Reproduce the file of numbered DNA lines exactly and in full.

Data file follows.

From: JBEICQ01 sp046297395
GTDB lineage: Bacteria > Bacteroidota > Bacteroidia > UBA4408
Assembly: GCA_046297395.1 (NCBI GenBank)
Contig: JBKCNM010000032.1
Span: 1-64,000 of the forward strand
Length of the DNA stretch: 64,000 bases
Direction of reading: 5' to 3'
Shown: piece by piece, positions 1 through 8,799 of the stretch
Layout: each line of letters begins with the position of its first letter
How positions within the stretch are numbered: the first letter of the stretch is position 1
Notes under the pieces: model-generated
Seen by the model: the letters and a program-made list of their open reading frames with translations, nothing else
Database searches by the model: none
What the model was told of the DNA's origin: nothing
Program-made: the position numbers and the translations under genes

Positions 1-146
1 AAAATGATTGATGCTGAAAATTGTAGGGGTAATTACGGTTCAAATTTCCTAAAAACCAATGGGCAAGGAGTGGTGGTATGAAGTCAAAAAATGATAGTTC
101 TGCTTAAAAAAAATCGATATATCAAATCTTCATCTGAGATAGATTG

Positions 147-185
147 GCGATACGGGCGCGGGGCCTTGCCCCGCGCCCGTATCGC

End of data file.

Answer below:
From: JBEICQ01 sp046297395
GTDB lineage: Bacteria > Bacteroidota > Bacteroidia > UBA4408
Assembly: GCA_046297395.1 (NCBI GenBank)
Contig: JBKCNM010000032.1
Span: 1-64,000 of the forward strand
Length of the DNA stretch: 64,000 bases
Direction of reading: 5' to 3'
Shown: piece by piece, positions 1 through 8,799 of the stretch
Layout: each line of letters begins with the position of its first letter
How positions within the stretch are numbered: the first letter of the stretch is position 1
Notes under the pieces: model-generated
Seen by the model: the letters and a program-made list of their open reading frames with translations, nothing else
Database searches by the model: none
What the model was told of the DNA's origin: nothing
Program-made: the position numbers and the translations under genes

Positions 1-146
1 AAAATGATTGATGCTGAAAATTGTAGGGGTAATTACGGTTCAAATTTCCTAAAAACCAATGGGCAAGGAGTGGTGGTATGAAGTCAAAAAATGATAGTTC
101 TGCTTAAAAAAAATCGATATATCAAATCTTCATCTGAGATAGATTG

Positions 147-185
147 GCGATACGGGCGCGGGGCCTTGCCCCGCGCCCGTATCGC